In a July 2012 survey, 80 percent of CEOs reported that they do not really trust and are not impressed by the work done by marketers (Fournaise Marketing Group). OK, marketing profession, what do you have to say in response?
In a separate body of research, 55 percent of marketers reported that they are not confident that they know which metrics or business outcomes their key stakeholders (such as the aforementioned CEO) actually care about (ITSMA/VEM/Forrester Marketing Performance Management Survey, 2013).
In brief: CEOs don’t trust their marketing leaders. Marketing leaders believe they don’t have clear direction from their CEOs. News at 11.
This isn’t about a crisis in marketing, it’s about a crisis in leadership, period--and there is plenty of blame to go around. Or, to frame it in a more positive light, plenty of opportunity to go around. It’s time to get back to basics; here are three places to start.
1. Clearly Defined Goals. Recall the scene from Breakfast Club: “Am I making myself clear?” Response: “Crystal.” In my twenty years of working with clients large and small, I understand intimately how heavy is the head that wears the crown, but this is no excuse for the indecision and lack of leadership that is increasingly evident in the modern era.
Regardless of what strategic planning process they employ, leaders have an explicit obligation to provide clear expectations for their organization--and this includes a clear understanding of priorities for their marketing leadership.
And for the avoidance of doubt, this should not be a one-way conversation; marketers (and their agency partners) have not just the opportunity but also the obligation to play a significant role in defining these goals, analyzing tradeoffs, discussing implications of variables that impact these goals, and so on.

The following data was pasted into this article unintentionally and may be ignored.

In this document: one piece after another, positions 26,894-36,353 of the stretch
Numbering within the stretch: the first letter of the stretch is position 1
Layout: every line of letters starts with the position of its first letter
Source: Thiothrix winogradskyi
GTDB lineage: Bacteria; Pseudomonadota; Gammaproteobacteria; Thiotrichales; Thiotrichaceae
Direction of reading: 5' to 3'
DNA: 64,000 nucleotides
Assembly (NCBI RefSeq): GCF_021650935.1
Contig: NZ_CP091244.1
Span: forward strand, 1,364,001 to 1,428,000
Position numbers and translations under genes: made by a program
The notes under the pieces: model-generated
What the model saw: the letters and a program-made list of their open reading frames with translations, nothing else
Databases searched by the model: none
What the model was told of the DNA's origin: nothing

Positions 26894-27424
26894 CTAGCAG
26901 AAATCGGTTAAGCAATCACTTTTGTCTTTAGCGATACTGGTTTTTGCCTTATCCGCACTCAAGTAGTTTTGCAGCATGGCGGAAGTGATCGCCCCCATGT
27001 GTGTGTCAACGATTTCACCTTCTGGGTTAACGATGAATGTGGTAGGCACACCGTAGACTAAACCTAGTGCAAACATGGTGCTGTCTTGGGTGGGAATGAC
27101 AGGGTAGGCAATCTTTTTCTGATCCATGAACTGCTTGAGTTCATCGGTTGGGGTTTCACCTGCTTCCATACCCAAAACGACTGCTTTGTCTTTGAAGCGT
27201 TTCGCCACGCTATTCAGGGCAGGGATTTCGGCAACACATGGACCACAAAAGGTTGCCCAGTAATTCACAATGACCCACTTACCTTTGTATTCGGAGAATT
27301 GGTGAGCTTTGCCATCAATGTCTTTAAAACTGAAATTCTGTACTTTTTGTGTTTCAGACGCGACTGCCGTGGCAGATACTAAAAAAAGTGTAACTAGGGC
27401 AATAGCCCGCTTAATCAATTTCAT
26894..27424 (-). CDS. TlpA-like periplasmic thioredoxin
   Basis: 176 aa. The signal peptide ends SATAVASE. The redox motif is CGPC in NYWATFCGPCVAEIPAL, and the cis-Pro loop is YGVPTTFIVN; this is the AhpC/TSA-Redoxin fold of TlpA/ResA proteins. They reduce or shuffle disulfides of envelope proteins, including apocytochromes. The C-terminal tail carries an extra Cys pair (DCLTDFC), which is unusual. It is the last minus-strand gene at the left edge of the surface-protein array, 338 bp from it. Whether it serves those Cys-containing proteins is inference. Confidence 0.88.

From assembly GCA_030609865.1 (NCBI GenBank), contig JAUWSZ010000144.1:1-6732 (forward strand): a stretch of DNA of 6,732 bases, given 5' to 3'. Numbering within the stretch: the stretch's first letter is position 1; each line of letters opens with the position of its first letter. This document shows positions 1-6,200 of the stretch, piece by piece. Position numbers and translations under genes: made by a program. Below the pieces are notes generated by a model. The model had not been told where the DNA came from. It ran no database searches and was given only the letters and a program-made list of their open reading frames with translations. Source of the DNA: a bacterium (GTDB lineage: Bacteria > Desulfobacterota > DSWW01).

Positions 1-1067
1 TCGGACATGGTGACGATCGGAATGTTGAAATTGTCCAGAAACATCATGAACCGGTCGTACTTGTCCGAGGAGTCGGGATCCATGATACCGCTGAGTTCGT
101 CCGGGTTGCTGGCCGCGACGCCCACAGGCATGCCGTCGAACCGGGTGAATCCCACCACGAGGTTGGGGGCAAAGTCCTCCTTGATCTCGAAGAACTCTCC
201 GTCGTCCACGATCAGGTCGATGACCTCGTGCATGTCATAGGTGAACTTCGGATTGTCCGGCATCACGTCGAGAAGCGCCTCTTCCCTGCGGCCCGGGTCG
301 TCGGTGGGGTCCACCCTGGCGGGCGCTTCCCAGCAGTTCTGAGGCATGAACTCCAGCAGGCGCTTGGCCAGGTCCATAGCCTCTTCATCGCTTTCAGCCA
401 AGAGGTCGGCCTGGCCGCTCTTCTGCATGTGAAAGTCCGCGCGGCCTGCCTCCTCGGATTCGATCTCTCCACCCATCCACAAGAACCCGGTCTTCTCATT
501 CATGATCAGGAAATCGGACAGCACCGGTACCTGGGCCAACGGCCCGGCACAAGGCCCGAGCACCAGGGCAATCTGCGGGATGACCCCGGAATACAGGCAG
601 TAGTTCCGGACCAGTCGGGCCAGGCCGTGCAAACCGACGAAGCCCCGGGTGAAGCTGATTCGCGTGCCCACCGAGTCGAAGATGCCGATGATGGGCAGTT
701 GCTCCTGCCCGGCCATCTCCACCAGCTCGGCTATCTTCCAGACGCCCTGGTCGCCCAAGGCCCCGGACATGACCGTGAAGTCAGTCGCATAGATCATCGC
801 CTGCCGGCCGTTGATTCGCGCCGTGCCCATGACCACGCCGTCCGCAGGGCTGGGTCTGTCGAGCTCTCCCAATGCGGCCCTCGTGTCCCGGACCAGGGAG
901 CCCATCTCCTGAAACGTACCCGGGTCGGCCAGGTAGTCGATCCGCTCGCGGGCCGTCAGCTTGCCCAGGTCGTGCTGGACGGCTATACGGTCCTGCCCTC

This same responsibility holds true for small companies as well; even if there are only two employees on the payroll, alignment around the size, shape, and direction of the bullseye is absolutely critical.
2. Aligned Organizational Expectations. Now it’s gut-check time. When the marketing leader exits the CEO’s office with clear goals in hand, is their social contract understood and accepted throughout the enterprise--do we all share this goal together?
For example, if we agree that we want explosive growth that requires an immediate technology investment, is the organization ready to provide easy access to capital, or is the CFO going to give us a hassle? If our growth is predicated on additional manufacturing resources, will we get the attention we need amid other organizational priorities? If it’s about trying to steal share from a competitor who has been eating our lunch, can we add some fire to our communications--and get a longer leash on ad copy from our legal department? And so on.
In my opinion, most strategies fail not because of a lack of complexity, but because of a lack of critical thought around the key building blocks of a plan--and alignment throughout the business. What do we really want to do (and why)? What will it take to get there? What are our gaps? What are we willing to risk for this reward? Bottom line, without alignment, it’s very difficult to improve the efficacy of your marketing investment.
3. Appropriate Organizational Incentives. “Let’s have a big year! Let’s really go for it! Let’s swing for the fences!” Not so fast.
When we’re defining organizational goals, in addition to defining the metrics that will be used to monitor and optimize progress, it’s also important to have a clear understanding of the individual implications of these efforts--in other words, the “people implications.”
Lest we forget, at the end of the day, companies are made up of people. Real people, with real families and real mortgages, with real worries that, like it or not, influence the way they make decisions.
If you want your organization to truly act like challengers, you need to reward challenger behavior--and not get seasick at the first sign of a storm. If you prioritize safe, incremental growth, then you likewise need to reward those who follow the defined protocols and hit your targeted bogeys, whatever they are.
Time after time, we’ve seen organizations that talk a big game, yet tolerate mediocre performance, fail to reward pioneers, and ultimately create a culture where risk mitigation triumphs over growth ambition.
Define goals. Create alignment. Calibrate incentives. Sounds pretty basic, right? But when the majority of CEOs are losing trust--and over half of marketers say they’re lacking clear direction--I’d argue that by getting back to basics, we could take one very big step toward getting CEOs and marketers back in the mutual admiration society.